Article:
Emilio Spada, champion of the free sheep

WORDS BY GIORGIA CORTE | PHOTOS BY LAURA MAJOLINO AND LAURA SPINELLI

Sassocorvaro
Marche

It’s not easy to make an appointment with Emilio Spada; his time is governed by nature, not a watch.

 

In the clear air of Sassocorvare in the heart of the Marche and Montefeltro, an enormous, fluffy cloud arises. It is a flock of 1,700 sheep from which Emilio and his son Nicolò emerge, followed by three splendid sheepdogs.

Emilio is only 32 years old, but in his eyes and heart he holds the wisdom of his Sardinian ancestors.

The story of the farm called Cau e Spada begins in Sardinia. It is a personal story that intertwines with the history of Italy as a nation. It begins in the early 1970s, when the young Antonio Cau worked as a shepherd for several of his fellow countrymen who had transferred to the Marche. They had moved there in search of new land to cultivate, claiming the very same countryside that had been abandoned by the people of the Marche in search of a job in the city.

The young Antonio Cau had an independent and rebellious spirit. He took orders from no one; and he wanted a piece of land all his own. He wrote to his father in Sardinia to ask for help.

His father interceded by way of his friend Emilio Spada, who sent his own son, Antonino, to the Marche with all of his worldy belongings: 218 sheep, headed directly for Antonio Cau.

All great adventures begin with friendship. In this case, it even went beyond friendship to family when Sara Cau, Antonio’s sister, married Antonino Spada.

The two brothers-in-law worked long, hard hours, and the flock grew. The high quality sheep’s milk was transformed into the most classic and natural of sheep’s cheese: the Sardinian kind.

Emilio Spada was born in 1983. He was named after his grandfather, as is custom in Sardinia. Emilio also inherited his grandfather’s independent nature, love for animals, and respect for the earth.

Emilio always preferred the Appennines pastures over school, where he followed his father every day, learning the secrets of an ancient vocation that already felt as though it was his own. It was to be his destiny. Emilio left school at the age of 17; he hungered for knowledge that couldn’t be found in books. He became an autodidact of the properties of milk and learned how to produce cheese. His teachers were the other creameries in the area.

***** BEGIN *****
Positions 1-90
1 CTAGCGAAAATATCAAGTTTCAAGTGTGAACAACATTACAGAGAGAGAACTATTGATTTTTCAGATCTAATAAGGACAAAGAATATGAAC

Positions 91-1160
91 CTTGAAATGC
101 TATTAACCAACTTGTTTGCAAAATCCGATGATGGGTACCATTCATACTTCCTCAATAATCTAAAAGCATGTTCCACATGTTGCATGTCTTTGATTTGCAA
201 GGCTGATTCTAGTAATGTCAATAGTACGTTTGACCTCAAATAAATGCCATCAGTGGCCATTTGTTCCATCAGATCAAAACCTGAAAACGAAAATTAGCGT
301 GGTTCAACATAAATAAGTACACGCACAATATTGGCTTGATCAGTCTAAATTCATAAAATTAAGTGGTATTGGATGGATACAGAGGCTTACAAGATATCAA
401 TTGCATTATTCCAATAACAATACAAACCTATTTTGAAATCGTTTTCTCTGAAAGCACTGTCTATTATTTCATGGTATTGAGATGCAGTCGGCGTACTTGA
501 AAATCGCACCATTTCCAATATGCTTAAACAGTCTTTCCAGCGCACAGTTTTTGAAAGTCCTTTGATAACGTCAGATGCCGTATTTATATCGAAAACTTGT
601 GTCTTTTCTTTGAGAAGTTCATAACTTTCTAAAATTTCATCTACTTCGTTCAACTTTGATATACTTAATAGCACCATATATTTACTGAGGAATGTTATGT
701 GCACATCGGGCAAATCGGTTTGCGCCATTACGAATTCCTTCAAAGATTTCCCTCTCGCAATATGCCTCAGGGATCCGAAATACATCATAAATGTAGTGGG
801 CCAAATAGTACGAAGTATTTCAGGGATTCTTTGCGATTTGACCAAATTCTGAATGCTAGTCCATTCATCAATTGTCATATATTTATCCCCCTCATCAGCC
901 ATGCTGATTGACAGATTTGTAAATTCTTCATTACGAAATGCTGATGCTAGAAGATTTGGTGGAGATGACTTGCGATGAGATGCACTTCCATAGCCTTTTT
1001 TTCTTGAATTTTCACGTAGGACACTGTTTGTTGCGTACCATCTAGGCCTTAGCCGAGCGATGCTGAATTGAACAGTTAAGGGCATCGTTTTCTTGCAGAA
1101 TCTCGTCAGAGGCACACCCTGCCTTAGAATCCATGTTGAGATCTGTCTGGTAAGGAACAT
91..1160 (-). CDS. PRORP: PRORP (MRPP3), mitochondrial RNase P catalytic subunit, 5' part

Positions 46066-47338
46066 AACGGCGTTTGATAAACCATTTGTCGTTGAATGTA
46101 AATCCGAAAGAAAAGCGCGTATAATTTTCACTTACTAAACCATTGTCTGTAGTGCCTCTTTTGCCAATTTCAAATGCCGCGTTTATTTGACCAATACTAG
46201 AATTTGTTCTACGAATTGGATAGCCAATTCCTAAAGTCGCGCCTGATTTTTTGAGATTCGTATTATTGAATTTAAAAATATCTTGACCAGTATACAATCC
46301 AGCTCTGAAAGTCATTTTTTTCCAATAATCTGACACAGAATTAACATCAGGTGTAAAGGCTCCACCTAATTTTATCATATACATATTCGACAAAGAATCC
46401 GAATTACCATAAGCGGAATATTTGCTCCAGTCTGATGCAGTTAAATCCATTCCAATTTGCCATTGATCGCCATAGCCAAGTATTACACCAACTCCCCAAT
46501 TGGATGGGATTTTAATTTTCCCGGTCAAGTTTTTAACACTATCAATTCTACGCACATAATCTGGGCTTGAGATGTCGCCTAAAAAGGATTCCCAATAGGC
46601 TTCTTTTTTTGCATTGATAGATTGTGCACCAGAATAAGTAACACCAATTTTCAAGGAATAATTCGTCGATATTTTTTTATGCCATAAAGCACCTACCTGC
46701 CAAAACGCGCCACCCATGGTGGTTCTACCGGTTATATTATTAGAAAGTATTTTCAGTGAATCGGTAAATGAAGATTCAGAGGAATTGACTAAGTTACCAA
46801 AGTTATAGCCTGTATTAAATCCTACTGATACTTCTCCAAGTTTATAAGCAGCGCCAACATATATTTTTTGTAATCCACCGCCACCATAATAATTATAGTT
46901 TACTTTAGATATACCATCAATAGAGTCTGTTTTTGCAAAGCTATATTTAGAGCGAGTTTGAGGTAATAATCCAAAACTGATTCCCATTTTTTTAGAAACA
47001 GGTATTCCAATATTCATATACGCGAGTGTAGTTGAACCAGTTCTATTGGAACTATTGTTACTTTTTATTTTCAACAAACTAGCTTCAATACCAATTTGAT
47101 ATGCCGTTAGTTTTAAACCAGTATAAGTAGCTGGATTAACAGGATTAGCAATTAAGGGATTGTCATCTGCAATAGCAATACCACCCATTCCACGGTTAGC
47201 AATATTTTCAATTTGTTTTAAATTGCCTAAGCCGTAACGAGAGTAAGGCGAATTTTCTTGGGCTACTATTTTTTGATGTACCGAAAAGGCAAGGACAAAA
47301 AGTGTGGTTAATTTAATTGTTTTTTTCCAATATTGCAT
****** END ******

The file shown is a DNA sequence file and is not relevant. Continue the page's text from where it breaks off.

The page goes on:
Emilio’s experiments often angered his father Antonino, who didn’t understand why he had to waste all his milk on new recipes when the old, tried and true recipes worked just fine.

However, it is because of Emilio’s tenacity that today, this small, family-run business – entirely organic and non-mechanized – can use their milk to create unique, original, and unrepeatable cheeses.

Milk is a whole universe to explore,” says Emilio. “My father and uncle limited themselves to making classic pecorino, but sheep’s milk is very complex. It can make different and surprising results. I studied hard to understand procedures that other cultures use, and I learned how to produce excellent, new cheeses sold by portion.”

As he’s speaking, Emilio slices the San Giorgio cheese, which has a white, friable while buttery flesh. It is a miracle of sweetness and acidity.

The milk itself inspired him to create this recipe. He only uses milk produced from March to July when the sheep are out to pasture, eating an infinite variety of fresh herbs. The resulting milk is aromatic and low in fat. It is worked strictly under cold temperatures, aged for at least two months, and salted by hand as per tradition.

The San Giorgio cheese takes its name from the patron saint of the Sardinian town of Sini (in the province of Oristano) – the town of the Cau and Spada families. It is Emilio’s homage to his origins, but also to the independence and pride that are a mark of the family. “San Giorgio is the chosen saint of its people, not the officially chosen saint the church decreed.”

Emilio has the wisdom of one who lives in the present, following the cycles and time of nature – including for the development of his business. “My business exists,” he says, “but we’re not going to wear it out. For us, animals aren’t numbers, and cheese isn’t just another product. They’re part of our lives, and we respect that.”

What plans does Emilio have for his 11-year-old son Nicolò and 5-year-old son Gianmarco? Does he hope they’ll continue his work, one day? “Only if it’s their passion. What I want to teach my children every day, through example, is the beauty of doing what you love in life, the strength to follow your passion, and the satisfaction of living a life that seems as though it was made just for you.”